One of the odd things (among many) about the Christians is that they never look at anything in Biblical scholastic efforts other than the Bible. Of course, calling the Bible scholarship of the Biblical period is at least highly questionable. Christians never read any other books, archeological records, documents of the Biblical period of interest.
And the interesting thing is that when you check with other documents, historical records, archeological proof, etc, you almost never find anything that backs up the Bible fairy tales. You can’t find evidence of a flood as Noah experienced, the escape from Egypt by the Israelites, Passover, Genesis, the Garden of Eden, Daniel and Lion’s den, Joshua taking the land of Canaan, etc.
Among the lack of proof is the tale of zombies in the New Testament. Just check out Matthew 27:51-53, describing the moment when Christ died on the cross. “At that moment the curtain of the temple was torn in two from top to bottom. The earth and the rocks split. The tombs broke open and the bodies of many holy people who had died were raised to life. They came out of the tombs, and after Jesus’ resurrection they went into the holy city and appeared to many people.”
Dead people walking around? That’s zombies. Zombies are usually reserved for the primitive religions and voodoo of Haiti and other Caribbean islands. While fiction, in practice you can get similar cases of voodoo through the use of drugs.
These drugs can be injected or administered through an open wound. One of the powders is a dissociative drug datura. The other is tetrodotoxin, a poison of the tropical pufferfish, found around Haiti and indeed around the world.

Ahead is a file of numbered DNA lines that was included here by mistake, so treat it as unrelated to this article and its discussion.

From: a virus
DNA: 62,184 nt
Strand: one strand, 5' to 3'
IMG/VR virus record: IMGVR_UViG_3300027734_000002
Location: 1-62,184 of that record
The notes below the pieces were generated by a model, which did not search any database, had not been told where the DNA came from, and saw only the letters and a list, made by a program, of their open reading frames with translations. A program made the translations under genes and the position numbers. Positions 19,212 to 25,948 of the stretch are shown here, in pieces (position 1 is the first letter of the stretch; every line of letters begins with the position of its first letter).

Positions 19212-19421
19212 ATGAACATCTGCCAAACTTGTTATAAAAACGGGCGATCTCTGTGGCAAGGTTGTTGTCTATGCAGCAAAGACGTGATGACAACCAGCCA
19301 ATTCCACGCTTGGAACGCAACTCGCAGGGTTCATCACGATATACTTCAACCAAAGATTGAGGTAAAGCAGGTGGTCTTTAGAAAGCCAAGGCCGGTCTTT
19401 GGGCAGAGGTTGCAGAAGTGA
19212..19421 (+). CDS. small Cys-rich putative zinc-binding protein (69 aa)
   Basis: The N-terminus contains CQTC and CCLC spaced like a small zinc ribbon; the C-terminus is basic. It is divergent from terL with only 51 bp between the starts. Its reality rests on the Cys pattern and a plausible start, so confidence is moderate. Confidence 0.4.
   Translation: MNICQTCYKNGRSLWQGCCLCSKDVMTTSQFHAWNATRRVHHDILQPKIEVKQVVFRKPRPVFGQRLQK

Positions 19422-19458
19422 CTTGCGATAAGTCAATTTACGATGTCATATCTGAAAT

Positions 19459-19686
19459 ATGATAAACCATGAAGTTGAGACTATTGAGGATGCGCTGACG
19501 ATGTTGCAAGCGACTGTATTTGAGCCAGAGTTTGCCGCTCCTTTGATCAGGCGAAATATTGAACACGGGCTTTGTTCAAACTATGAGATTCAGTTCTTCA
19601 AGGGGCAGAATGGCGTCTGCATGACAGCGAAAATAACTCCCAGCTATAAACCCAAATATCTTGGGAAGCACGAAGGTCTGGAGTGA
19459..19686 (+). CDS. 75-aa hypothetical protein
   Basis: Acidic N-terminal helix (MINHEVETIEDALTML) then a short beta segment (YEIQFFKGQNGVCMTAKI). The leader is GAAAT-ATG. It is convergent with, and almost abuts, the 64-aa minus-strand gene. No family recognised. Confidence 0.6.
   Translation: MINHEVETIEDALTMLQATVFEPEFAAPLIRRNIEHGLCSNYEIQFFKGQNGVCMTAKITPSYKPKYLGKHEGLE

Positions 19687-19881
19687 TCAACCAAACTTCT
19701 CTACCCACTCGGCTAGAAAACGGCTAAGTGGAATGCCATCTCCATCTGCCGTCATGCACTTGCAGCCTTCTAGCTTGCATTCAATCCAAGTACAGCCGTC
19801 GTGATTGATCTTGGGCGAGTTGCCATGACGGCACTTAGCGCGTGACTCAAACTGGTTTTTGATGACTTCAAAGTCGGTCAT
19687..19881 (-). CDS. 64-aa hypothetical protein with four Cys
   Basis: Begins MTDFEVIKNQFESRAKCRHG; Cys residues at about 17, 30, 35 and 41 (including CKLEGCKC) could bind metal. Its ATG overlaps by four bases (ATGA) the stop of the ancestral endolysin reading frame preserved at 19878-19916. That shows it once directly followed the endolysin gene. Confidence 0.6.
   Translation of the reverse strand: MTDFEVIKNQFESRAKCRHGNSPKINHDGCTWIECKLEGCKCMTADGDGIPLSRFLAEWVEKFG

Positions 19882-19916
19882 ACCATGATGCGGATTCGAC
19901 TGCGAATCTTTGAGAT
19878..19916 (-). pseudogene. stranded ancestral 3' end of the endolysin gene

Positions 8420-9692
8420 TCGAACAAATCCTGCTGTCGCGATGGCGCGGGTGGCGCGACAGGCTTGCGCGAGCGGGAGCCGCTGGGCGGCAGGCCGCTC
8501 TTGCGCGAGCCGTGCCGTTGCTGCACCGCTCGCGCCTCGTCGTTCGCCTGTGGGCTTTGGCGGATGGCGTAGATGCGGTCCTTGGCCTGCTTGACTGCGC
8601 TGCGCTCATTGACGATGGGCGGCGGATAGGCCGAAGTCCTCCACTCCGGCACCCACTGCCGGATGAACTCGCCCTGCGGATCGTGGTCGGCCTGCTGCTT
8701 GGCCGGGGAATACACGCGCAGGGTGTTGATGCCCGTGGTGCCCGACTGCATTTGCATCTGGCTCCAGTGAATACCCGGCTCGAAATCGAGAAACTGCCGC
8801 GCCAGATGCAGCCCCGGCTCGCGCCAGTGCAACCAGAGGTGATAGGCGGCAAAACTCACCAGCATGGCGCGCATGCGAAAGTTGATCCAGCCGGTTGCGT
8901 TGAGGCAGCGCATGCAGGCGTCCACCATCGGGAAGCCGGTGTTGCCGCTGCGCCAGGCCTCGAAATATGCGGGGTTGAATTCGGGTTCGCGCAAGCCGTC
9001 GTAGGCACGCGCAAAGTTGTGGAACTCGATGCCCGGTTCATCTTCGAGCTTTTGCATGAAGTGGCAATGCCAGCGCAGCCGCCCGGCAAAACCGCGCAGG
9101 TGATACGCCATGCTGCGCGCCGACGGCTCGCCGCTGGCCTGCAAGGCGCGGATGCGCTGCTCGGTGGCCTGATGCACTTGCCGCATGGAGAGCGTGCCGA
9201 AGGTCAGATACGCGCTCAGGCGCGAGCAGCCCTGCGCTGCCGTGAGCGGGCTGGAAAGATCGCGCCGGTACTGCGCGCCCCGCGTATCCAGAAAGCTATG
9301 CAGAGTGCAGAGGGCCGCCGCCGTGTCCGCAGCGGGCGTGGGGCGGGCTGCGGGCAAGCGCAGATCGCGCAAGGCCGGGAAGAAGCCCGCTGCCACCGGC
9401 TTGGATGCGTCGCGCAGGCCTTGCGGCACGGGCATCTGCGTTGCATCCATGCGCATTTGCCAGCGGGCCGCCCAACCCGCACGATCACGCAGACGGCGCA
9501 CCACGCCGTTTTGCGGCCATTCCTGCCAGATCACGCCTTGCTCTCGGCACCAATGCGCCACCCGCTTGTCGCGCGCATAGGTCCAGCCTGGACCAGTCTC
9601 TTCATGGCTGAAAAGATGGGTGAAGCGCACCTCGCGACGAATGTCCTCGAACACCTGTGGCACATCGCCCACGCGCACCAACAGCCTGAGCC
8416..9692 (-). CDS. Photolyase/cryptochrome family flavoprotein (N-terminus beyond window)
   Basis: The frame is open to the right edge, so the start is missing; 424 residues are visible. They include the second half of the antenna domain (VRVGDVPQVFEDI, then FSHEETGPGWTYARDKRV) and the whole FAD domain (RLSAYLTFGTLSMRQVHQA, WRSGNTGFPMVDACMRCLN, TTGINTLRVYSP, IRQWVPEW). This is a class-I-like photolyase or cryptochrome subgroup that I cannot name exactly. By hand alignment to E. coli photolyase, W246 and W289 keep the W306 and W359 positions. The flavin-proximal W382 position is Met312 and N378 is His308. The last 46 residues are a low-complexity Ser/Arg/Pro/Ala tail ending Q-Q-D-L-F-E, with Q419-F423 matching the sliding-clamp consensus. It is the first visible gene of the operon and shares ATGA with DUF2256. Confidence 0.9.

In any cases, living dead, as described in horror movies and in Matthew, like to eat living people, and particularly enjoy their brains. As a result of desired avoidance and aversion, this should make these zombies particularly subject to documentation in other Biblical gospels and in various Roman documents of the time.
The key here is that as described in Matthew, these zombies “appeared to many people.” The irony of all this is that nowhere in all of other Hebrew or Roman literature and documentation of the time is there any record of this.
While civilizations did not have “extra” editions of breaking news in the New York Times of that period of history, they still kept documentation of important happenings and events. But scholars and historians can’t find this tale anywhere else.
You can’t even find this zombie reference in other gospels. It does not appear in Mark, Luke or John, just as many things that are in one or perhaps two gospels are not in the other gospels.
The irony is that based on common sense, medicine and current scientific knowledge, zombies and the like as described in Matthew are complete fiction. But remember, this Bible as described by so many is the absolutely truthful and inerrant Word of God. No mistakes here – according to believers.
I dunno. It makes skeptics like me wonder a little. Actually, for me, this whole thing is a completely laughable matter. Either no one saw these zombies and reported them, or these zombies never occurred and Matthew is wrong, or the Bible is not true. Take your pick.